Identifying disparities in physical activity and body mass index in an understudied group of adolescents

Date
2006
Authors
Combs, Jan M.
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Abstract
Purpose: The objectives of this study were to provide descriptive data on body mass index (BMI) and pedometer-determined physical activity in a sample of Pacific Islander (PI) adolescents. Methods: A multiethnic sample of adolescents, a total of 171 (78 boys and 93 girls), in grades seven and eight, wore sealed pedometers for 6-8 weekdays. The ethnic composition of the sample was 64% PI (Native Hawaiian, Part Native Hawaiian, and Samoan) and 36% Non-Pacific Islander (Filipino, Black, Japanese, Portuguese, White, American Indian, Hispanic, Chinese, Indo-Chinese, and other). BMI was determined from height and weight. Participants were classified as normal, at-risk, or overweight using CDC BMI-for- age growth charts to obtain percentile ranking. Greater than or equal to the 95th percentile of BMI for each age and sex group was used to classify overweight participants. Results: The total sample (N= 171) accumulated 10,663 ± 4,200 steps/day. Boys (12,360 ± 4,271) accumulated approximately 3,000 more steps/day than girls (9,241 ± 3,583) (p=.001) and 8th grade (11,623 ±4,280) accumulated approximately 1,800 more steps/day than 7th grade (9,800 ±3,953) (p=.01). PI (IO,649±4,377) and Non-PI (IO,689±3,89S) accumulated similar steps/day. No significant differences were found on BMI between sex and grades. There were also no significant ethnic differences in BMI, however, 33.4% of the PI adolescents were classified as overweight compared to 23% of the Non-PI adolescents. Conclusion: Boys and girls were less active than U.S. counterparts, with the exception of 8th grade boys. The overweight prevalence among PI adolescents (33%) was more than double the national average (15%). Clearly, interventions are needed to reduce the prevalence of overweight in this population.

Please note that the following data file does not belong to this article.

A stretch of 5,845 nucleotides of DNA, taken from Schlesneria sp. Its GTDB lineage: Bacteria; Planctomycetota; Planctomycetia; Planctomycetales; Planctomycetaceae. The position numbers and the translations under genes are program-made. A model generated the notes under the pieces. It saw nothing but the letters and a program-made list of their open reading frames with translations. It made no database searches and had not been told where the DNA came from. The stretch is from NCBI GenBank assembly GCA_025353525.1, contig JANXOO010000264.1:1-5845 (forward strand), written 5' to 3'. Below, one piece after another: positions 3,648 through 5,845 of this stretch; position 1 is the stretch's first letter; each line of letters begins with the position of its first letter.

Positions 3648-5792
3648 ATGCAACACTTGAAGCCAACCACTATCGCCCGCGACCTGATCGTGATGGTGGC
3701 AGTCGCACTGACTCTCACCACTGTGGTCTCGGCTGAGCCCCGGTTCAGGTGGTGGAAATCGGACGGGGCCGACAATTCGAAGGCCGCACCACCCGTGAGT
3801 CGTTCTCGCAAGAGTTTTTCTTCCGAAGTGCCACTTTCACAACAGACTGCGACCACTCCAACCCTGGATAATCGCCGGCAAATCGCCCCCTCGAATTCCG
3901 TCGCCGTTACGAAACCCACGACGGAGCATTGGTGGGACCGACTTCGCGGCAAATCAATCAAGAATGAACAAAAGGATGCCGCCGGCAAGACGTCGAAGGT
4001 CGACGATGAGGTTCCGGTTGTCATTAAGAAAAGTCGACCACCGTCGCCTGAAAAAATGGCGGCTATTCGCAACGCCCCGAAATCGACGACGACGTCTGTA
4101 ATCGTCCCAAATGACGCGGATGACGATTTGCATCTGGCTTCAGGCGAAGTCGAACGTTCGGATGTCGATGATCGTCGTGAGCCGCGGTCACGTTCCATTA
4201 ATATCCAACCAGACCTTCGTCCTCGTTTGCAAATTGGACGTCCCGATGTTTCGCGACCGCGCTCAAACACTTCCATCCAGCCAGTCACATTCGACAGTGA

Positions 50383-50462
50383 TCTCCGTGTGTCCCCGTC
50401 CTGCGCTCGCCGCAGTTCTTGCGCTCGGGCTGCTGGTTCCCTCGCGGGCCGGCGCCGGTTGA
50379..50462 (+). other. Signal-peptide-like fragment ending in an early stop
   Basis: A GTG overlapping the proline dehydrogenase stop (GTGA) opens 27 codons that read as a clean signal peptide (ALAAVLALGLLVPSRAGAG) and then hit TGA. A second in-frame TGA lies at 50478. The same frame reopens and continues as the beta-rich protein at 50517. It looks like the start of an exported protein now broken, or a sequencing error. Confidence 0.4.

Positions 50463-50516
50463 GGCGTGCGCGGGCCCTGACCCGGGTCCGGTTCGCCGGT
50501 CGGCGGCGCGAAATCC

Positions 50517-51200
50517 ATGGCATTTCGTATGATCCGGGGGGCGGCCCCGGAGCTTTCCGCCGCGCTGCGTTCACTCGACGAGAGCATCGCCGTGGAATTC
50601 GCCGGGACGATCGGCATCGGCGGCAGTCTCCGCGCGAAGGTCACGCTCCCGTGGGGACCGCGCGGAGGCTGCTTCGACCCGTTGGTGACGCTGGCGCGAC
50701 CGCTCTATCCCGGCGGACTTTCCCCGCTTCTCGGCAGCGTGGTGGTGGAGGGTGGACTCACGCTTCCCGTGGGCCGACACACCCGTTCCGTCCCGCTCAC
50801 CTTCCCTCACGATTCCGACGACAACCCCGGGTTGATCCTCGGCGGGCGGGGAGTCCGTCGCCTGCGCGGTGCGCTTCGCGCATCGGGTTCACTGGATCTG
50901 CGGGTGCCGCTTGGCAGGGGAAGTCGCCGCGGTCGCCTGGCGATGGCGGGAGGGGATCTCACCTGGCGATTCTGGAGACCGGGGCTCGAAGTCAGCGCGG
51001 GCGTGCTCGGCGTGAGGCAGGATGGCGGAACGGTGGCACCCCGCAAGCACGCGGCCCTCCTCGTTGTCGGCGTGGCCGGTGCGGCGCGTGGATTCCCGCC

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Thesis (M.S.)--University of Hawaii at Manoa, 2006.
Includes bibliographical references (leaves 15-16).
vii, 20 leaves, bound ill. 29 cm
Keywords
Hawaiian teenagers -- Health and hygiene -- Hawaii -- Oahu, Samoan teenagers -- Health and hygiene -- Hawaii -- Oahu
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Theses for the degree of Master of Science (University of Hawaii at Manoa). Kinesiology and Leisure Science; no. 4154
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